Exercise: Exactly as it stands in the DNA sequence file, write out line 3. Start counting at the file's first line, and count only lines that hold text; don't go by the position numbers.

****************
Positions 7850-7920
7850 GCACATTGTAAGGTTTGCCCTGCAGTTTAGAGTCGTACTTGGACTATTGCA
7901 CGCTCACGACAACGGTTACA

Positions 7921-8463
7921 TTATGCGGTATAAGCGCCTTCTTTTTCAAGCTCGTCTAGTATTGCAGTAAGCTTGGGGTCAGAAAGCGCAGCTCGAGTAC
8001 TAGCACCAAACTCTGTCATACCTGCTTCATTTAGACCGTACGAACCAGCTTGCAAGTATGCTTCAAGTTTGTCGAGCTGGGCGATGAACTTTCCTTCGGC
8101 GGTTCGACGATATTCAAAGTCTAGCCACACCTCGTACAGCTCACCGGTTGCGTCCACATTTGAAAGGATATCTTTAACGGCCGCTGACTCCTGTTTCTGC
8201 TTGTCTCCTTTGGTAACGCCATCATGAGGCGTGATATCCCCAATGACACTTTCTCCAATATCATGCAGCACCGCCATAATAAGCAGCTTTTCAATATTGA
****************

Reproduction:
7901 CGCTCACGACAACGGTTACA